So far, only five genes have been identified as bone-specific: two transcription factors (Runx2 and osterix), two non-collagenous proteins (osteocalcin and bone sialoprotein), and one secreted protein (osteocrin). Runx2-null embryos are characterized by an absence of differentiated osteoblasts and by a complete lack of ossification [15]. However, Runx2 is not osteoblast-specific, because this transcription factor is required for not only osteoblastogenesis but also for chondrogenesis [16]. Osterix acts downstream of Runx2 and is also required for osteoblast differentiation [17]. In osterix-deficient embryos, an absence of differentiated osteoblasts resulted in a lack of cortical and trabecular bone formation via endochondral and intramembranous ossification. Histological examination indicated that osterix was involved in the expression of type I collagen α1 chain, bone sialoprotein, and osteocalcin, although osterix did not affect osteoclastogenesis [17]. Osteocalcin is the most abundant non-collagenous protein that is produced during the late stage of osteoblast maturation, and its expression is associated with bone mineralization [18]. However, osteocalcin-deficient mice showed an increase in bone formation but not impairments in bone resorption, which implies that osteocalcin is a negative regulator of bone formation [19]. On the other hand, although the expression of bone sialoprotein is also highly associated with bone mineralization, bone sialoprotein-null adult mice have greater trabecular bone volume and lower bone formation rates due to reduced bone resorption by osteoclasts [20]. Osteocrin is a vitamin D-regulated bone-specific protein that is expressed in Runx2-positive, osteocalcin-negative osteoblasts [21]. This secreted protein appears to be a negative regulator of bone nodule formation.

The results of previous work strongly suggested that Ifitm5 expression is osteoblast-specific and plays a critical role in bone formation. To clarify the function of this gene, we first characterized its expression patterns. Next, we identified which proteins associated with IFITM5 and generated IFITM-5-deficient mice in order to examine which, if any, functions were lost. Here, we show that although IFITM5 interacts with FK506 binding protein 11 (FKBP11), which has previously been suggested to regulate bone density, mice lacking Ifitm5 did not experience significant changes in their bone formation process, but did exhibit reductions in bone size.

Materials and methods

Cell culture and real-time quantitative PCR

Osteoblast-like MC3T3 cells were provided from RIKEN Cell Bank (RCB1126). The subcultured cells were seeded at a density of 5,600 cells/cm2 in 35-mm dishes and cultured in α-Modified Eagle’s Medium (α-MEM, the proliferation medium) containing 10% (v/v) fetal bovine serum (FBS), 100 U/ml penicillin, and 100 μg/ml streptomycin. On day 3, this was replaced with differentiation medium, which was the proliferation medium supplemented with 50 μg/ml ascorbic acid and 2 mmol/l β-glycerophosphate, to promote osteoblastic differentiation. Culture medium was exchanged every 3rd day. All cultures were incubated at 37°C in a humidified atmosphere containing 5% CO2. Mineralized nodules were stained with Alizarin red.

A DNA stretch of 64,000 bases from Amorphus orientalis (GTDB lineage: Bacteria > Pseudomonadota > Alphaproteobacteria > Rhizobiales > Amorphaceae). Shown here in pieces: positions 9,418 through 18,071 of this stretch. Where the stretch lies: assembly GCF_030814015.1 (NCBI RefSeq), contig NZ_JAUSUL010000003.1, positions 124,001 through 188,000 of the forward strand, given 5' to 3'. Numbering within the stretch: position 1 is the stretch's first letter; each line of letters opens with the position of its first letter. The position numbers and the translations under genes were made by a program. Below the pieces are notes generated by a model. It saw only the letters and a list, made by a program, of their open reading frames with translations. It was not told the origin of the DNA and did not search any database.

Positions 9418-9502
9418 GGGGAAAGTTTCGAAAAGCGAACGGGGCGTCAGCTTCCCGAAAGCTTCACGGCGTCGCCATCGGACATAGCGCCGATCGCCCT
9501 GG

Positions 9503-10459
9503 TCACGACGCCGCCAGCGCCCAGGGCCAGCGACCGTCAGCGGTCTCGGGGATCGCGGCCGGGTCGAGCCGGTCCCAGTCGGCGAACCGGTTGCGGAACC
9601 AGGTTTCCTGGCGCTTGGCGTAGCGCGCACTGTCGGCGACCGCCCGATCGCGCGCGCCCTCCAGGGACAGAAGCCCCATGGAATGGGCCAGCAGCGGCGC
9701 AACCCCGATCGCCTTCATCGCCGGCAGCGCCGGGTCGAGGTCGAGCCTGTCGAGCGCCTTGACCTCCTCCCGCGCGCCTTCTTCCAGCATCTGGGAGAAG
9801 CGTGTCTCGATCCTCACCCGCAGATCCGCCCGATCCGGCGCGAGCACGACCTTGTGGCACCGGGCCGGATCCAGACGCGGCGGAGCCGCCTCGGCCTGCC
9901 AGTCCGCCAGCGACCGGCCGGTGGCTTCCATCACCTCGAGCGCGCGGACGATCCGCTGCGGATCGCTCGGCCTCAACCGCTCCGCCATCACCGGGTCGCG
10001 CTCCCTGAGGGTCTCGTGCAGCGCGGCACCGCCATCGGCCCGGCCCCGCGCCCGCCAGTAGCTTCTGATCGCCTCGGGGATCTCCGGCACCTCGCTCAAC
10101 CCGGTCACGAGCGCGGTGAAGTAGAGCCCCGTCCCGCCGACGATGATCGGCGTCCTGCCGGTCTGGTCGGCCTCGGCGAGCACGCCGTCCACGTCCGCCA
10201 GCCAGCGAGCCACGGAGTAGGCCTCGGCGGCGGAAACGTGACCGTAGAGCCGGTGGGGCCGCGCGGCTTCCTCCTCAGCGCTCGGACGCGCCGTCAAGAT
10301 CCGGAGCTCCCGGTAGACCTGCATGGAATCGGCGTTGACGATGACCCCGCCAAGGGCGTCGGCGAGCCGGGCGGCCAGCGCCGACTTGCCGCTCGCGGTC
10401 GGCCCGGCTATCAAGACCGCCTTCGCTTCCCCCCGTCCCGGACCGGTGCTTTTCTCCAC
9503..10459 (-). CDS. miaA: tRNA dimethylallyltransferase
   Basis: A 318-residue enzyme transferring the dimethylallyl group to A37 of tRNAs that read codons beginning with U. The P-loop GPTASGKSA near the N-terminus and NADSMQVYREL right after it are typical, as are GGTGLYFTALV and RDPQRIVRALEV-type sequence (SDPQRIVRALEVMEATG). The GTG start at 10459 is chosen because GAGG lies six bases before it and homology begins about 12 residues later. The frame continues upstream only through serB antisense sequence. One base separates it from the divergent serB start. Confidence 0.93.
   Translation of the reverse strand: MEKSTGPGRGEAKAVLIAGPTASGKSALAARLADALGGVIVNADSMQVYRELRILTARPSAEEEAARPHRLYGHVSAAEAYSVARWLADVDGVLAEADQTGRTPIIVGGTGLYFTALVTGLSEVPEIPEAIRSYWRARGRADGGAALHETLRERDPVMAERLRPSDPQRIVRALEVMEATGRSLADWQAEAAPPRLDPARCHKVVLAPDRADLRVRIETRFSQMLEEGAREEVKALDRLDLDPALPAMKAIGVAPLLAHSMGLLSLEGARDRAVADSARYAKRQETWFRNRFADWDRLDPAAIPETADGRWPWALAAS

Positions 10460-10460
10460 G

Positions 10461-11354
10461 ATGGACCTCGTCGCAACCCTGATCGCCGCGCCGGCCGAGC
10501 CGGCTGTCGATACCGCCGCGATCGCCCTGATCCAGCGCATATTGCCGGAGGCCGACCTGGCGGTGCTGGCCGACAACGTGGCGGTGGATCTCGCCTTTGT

We analyzed mRNA using real-time quantitative PCR (qPCR; Roche, Basel, Switzerland). cDNA synthesized by the PrimeScript RT reagent kit (Takara Bio Inc., Shiga, Japan) was subjected to amplification using the following gene-specific primers: Ifitm1 forward (5′-ggaagatggtgggtgatacg-3′) and reverse (5′-gggcaaatggtcaggactaa-3′); Ifitm2 forward (5′-cactgccaagtgcctgaata-3′) and reverse (5′-gcatacgcgtagggtaaagg-3′); Ifitm3 forward (5′-cctacgcctccactgctaag-3′) and reverse (5′-tgttacacctgcgtgtaggg-3); Ifitm5 forward (5′-cagctcctgggagttacagc-3′) and reverse (5′-aagtggggaaagggacaaag-3′); Ifitm6 forward (5′-agatactaagggtgggactcca-3′) and reverse (5′-aggggcagagcacatgaat-3′); Bglap2 forward (5′-atgaggaccctctctctgct-3′) and reverse (5′-ccgtagatgcgtttgtaggc-3′); and gapdh forward (5′-ttcaccaccatggagaaggc-3′) and reverse (5′-ggcatggactgtggtcatga-3′). The expression level was normalized using gapdh as an internal standard.

In situ hybridization

Embryos were fixed with Tissue Fixative (Genostaff, Tokyo, Japan), embedded in paraffin, and sectioned at 6 μm. After the tissue sections were de-waxed with xylene and rehydrated through a graded ethanol series finishing in phosphate-buffered saline (PBS), they were fixed with 4% paraformaldehyde and dehydrated with a graded series of ethanols. Hybridization was performed for 16 h at 60°C with probes at concentrations of 100 ng/ml in probe diluent (Genostaff). After treatment with 0.5% blocking reagent (Roche) in TBST, the sections were incubated for 2 h with anti-DIG AP conjugate (Roche) diluted 1:1000 with TBST. Coloring reactions were performed overnight with BM purple AP substrate (Roche). The sections were counterstained with Kernechtrot stain solution (Mutoh Chemical Co., Tokyo, Japan), dehydrated, and then mounted with malinol (Mutoh).